The Implications of Amendment 3

Today’s Orlando Sentinel talks about the implications of Amendment 3, which requires a 60% vote to pass future amendments to Florida’s constitution. Of the six amendments on the ballot, Amendment 3 passed with the smallest margin 57.8% to 42.2%. Only one other amendment, Amendment 1, failed to get the 60% vote this year.

But what will happen in 2008?

Let’s consider the list of amendments that the Post considers the most likely to make the ballot.

Florida Marriage Protection Amendment
This could be an interesting twist on irony. Amendment 3 was pushed by a number of conservative business groups, led by the Florida Chamber of Commerce. However, in a state as divided Florida, the chances of a ban on gay marriage receiving 60%. To be sure, some states such as Tennessee and South Carolina saw amendments pass with 80% of the vote, while others such as Virginia and Wisconsin saw less than 60% approve. In fact, Arizona outright rejected their ban this year. Florida4Marriage will need to work very hard to get 60% of the voters to approve a ballot in a presidential election year.

Funding of Embryonic Stem Cell Research

Most Americans had not heard of Missouri’s stem cell research proposition until the Limbaugh-Fox controversy. It started when actor Michael J. Fox appeared in a commercial for Democrat Senate Candidate Claire McCaskill. Fox’s support was directly linked to Republican Senator Jim Tallent’s opposition to stem cell research. Conservative talk radio guru Rush Limbaugh, while talking about his thoughts on the commercial, also re-enacted Fox’s Parkinson’s-related twitches for his “Ditto-Cam” subscribers. Some pundits credit the controversy for the 51% – 49% victory for stem cell research. Two years earlier, a stem cell research proposition in California only managed a 59%-41% victory. Chances are slim to none that Floridians for Stem Cell Research and Cures can convince 60% of the voters to pass a stem cell amendment in Florida.

Sales Tax Reform
Former Florida Senate President John McKay has spearheaded Floridians Against Inequities in Rates (FAIR) to bring stronger reforms to Florida’s sales and use tax. He wants the Legislature to review periodically all sales tax exemptions, except those on “food; prescription drugs; health services; and residential rent, electricity and heating fuel.” He began his efforts as Senate President, but the Florida House refused to take up his measures. There are three initiatives being pushed: one would establish the Legislative review, one would require all exemptions to have a statement of public purpose, and the last would require the Legislature to review services that are exempt from tax. FAIR will have to re-do their petitions, however, because there are problems with the effective date. (FAIR had hoped to be on 2006 ballot, and so has a 2008 effective date in one or more of the petitions). Whether these amendments could reach the 60% level is unclear at best.

Redistricting Reform
In the 1980′s, the Republican Party had proposed changing the way Florida establishes the districts for the state legislature and Congress, removing the Florida Legislature and creating an independent commission. At the time, Democrats refused to change. In the late 1990′s, after Republicans took control of the Legislature, the Democrats proposed the same thing, and Republicans refused.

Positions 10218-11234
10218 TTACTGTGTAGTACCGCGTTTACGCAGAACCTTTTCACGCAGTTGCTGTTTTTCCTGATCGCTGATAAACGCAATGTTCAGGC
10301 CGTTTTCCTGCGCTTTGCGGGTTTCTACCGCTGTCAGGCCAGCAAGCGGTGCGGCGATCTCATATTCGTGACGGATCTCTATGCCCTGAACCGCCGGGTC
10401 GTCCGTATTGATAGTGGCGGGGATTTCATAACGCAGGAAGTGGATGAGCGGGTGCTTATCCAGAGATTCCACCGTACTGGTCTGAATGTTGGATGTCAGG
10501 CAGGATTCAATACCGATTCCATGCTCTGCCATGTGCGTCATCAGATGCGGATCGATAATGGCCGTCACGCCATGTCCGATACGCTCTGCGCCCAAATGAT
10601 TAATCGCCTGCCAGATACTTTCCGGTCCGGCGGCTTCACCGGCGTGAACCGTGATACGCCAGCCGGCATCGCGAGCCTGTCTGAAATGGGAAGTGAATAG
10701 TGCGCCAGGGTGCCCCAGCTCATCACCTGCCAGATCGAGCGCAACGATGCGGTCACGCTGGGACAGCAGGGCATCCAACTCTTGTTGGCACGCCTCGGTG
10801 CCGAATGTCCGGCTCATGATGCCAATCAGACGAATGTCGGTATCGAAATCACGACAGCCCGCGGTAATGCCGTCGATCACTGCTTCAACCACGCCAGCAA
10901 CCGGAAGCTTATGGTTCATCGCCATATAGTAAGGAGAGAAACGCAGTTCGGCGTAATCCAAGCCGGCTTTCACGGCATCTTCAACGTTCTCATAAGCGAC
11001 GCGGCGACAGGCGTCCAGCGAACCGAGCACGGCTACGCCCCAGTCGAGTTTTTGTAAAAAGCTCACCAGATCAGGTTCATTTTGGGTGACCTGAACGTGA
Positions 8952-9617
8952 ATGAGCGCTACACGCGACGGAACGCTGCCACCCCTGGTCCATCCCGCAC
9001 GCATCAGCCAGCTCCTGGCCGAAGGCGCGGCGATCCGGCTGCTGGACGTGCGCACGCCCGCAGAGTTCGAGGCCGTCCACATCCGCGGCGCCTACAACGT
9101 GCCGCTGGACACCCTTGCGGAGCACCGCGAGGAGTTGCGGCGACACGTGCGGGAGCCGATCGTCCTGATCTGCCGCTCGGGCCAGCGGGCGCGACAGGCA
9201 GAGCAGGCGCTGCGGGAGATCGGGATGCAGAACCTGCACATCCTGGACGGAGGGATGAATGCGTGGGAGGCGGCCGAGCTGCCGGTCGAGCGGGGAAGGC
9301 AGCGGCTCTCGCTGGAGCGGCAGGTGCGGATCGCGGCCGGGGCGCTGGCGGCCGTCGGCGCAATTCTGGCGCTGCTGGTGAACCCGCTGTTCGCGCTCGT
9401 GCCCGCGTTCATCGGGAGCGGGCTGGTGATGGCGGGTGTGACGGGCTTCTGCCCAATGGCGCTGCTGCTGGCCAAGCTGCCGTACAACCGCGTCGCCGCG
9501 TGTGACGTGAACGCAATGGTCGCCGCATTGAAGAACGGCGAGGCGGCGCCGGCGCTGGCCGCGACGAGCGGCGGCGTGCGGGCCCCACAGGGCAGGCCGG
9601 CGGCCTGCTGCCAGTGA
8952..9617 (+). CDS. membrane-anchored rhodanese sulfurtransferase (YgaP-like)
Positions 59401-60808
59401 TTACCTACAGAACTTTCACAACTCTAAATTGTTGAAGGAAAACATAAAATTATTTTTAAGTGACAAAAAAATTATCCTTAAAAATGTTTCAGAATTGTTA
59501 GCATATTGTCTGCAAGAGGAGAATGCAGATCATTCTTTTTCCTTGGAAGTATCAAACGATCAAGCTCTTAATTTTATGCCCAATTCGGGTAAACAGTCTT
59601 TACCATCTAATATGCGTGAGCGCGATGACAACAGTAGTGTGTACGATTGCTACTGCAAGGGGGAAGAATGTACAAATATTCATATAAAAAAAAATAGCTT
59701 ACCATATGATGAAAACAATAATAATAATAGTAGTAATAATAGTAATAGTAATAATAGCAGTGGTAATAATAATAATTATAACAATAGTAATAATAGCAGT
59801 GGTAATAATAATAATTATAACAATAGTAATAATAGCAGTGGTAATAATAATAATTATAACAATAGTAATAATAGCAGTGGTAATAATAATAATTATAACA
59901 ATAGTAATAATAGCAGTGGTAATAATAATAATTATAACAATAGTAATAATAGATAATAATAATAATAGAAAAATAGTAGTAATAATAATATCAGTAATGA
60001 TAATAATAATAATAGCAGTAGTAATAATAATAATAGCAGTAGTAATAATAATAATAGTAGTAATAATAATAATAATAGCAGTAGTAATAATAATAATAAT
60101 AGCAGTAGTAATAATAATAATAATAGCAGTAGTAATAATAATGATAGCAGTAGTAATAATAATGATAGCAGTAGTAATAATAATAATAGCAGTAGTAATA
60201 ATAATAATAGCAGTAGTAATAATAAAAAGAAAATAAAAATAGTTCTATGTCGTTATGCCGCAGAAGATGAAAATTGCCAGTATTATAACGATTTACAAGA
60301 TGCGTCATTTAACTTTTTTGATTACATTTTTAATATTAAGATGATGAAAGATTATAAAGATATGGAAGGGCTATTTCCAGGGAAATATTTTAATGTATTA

Now there are two initiatives being proposed. The first would establish an independent commission. This proposal had to be re-worked because they would have failed to meet the limitation of a 75-word summary. The second initiative would establish the criteria for redistricting. We believe if this makes the ballot it will receive a majority of the votes, but will it get to 60%? The Committee for Fair Representation will have its work cut out.

Voter Approved Land Use Plans
The last amendment that could likely be on the 2008 ballot is one that would require voter approval of changes to the comprehensive plan. This would require local governments to put all changes to existing comprehensive land use plans, or the adoption of a new plan, to the voters before they can go into effect. Voters in St. Pete Beach approved changes to their City Charter that require voter approval of land use changes, but the vote was barely a majority. Chances are slim that the Hometown Democracy PAC can get 60% of the vote.

It will be interesting to see whether these groups continue pushing their efforts, or if they decide that the 60% bar is just too high.

UPDATE: Correction made with thanks to The Florida Masochist.

About Jim Johnson

Editor and publisher of The State of Sunshine.
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One Response to The Implications of Amendment 3

  1. Sunshine Editor,
    Unfortunately the electorate brought all of this on themselves. The history of votes to fund high speed rail, in the absence of ANY form of actual findings that it would ever be USED! The class size amendment which gave school districts no way to comply short of heavy-duty manipulation, etc.

    That is why the Chamber of Commerce and other business groups sought approval of this amendment. As business people they were scared by the potential costs of such idiotic amendments.

    Now we get to live with the legacy…

    Shame

    Duke

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